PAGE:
'Our streets are so unsafe now'; Bill addressing illegal street racing passes Washington Senate

A Senate bill is moving favorably through legislation to put the brakes on illegal street racing in Washington.

Senate Bill 5606 recently passed the Senate in a 46–1 vote. The proposal is now before the House Civil Rights and Judiciary Committee.

Washington’s current law on street racing is only defined as two people competing for speed—but that is not what’s happening on the roads. Hundreds of people illegally block streets and intersections in communities statewide, as racers compete for dangerous stunts behind the wheel.

Kent Mayor Dana Ralph said illegal street racing is a growing issue in her community. She claims social media has played a role in luring in young people between ages 18–25. The mayor said the city’s industrial district is seeing the most activity, but more intersections are also experiencing disruptions.

"[There are] intersection takeovers, where cars will block off portions of the intersection, and then they’re doing burnouts and donuts in the middle of the intersection, and it’s extremely dangerous," said Ralph.

"Traditional enforcement and arrests aren’t making an impact, and now we have to transition and come up with new strategies," said Jarod Kasner, assistant chief for Kent Police Department.

The bill aims to curb this crime by changing the definition of street racing and intensify the consequences for racers and others involved. It suggests a car be impounded for 72 hours for the first offense of illegal street racing. A second offense would require a forfeit of the car after a conviction. Along with holding illegal street racers accountable, the bill also calls out the promoters and organizers of the events. The bill states, "any person who knowingly aids and abets racing may be charged and prosecuted as an accomplice."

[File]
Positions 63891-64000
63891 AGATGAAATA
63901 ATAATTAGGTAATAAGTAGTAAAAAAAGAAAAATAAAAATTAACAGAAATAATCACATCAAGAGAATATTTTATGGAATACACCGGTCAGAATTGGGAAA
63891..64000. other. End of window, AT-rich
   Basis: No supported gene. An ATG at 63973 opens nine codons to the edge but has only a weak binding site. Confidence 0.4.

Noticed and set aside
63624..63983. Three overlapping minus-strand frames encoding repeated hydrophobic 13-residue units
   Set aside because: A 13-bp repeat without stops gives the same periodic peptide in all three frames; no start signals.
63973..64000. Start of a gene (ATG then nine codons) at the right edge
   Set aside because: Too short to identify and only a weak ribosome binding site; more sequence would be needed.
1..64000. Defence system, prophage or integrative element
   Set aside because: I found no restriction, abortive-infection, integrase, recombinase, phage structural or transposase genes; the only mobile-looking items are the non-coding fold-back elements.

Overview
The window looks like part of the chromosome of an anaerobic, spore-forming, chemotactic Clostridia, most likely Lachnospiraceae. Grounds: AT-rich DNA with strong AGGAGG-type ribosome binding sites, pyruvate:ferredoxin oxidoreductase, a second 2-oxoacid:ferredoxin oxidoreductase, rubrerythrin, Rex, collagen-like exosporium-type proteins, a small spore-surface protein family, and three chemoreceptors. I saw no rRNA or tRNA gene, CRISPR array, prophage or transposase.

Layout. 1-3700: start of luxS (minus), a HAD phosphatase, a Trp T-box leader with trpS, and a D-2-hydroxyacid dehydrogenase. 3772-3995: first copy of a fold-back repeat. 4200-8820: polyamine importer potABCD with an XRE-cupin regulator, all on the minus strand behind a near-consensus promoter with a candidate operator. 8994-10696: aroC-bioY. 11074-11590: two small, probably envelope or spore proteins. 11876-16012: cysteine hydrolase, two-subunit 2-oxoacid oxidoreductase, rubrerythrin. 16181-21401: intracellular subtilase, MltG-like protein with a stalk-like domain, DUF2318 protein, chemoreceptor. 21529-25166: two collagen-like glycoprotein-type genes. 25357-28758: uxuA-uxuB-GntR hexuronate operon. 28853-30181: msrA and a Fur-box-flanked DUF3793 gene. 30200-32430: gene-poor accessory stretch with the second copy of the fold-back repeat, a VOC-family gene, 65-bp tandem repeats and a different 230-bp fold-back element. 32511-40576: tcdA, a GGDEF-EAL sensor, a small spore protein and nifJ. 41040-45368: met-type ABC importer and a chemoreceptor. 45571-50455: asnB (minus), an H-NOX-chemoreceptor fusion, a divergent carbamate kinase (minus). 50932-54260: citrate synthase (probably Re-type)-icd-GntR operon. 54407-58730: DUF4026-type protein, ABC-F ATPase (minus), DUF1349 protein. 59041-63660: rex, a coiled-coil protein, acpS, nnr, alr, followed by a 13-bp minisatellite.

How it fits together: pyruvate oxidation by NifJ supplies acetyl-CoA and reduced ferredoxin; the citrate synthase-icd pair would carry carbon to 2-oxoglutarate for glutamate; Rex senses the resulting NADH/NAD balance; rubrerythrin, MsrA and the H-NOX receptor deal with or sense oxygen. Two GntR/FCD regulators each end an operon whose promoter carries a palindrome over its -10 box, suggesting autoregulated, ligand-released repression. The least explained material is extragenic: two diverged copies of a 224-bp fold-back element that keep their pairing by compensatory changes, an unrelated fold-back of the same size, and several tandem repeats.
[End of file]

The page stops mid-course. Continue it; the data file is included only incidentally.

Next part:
PREVIOUS COVERAGE: Police arrest alleged street racing organizer

State Senator John Lovick, representing the 44th Legislative District, is sponsoring this potential change in the law.

"Our streets are so unsafe now. I just think people share a total disregard for our laws," said Lovick. "I just really think it’s time that we do something. We need to send a strong message to those that are putting others at risk by their reckless behavior."

Tacoma Mayor Victoria Woodards spoke in favor of the bill during a public hearing before the Senate Law and Justice Committee. She said between January and March of 2022 in Pierce County, there were more than 150 intersection takeovers by illegal street racing.

Besides the disruption in traffic, Kent Police Chief Ralph Padilla told state lawmakers this crime is a breeding place for more crime. 

RELATED: City of Kent proposes bill to state legislators to address illegal street racing

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"Homicides occur, shootings where people are hit occur, armed robberies occur, felony assaults, attack on law enforcement officers and illegal gambling, just to name a few, go hand in hand with these events," said Padilla during the bill’s public hearing.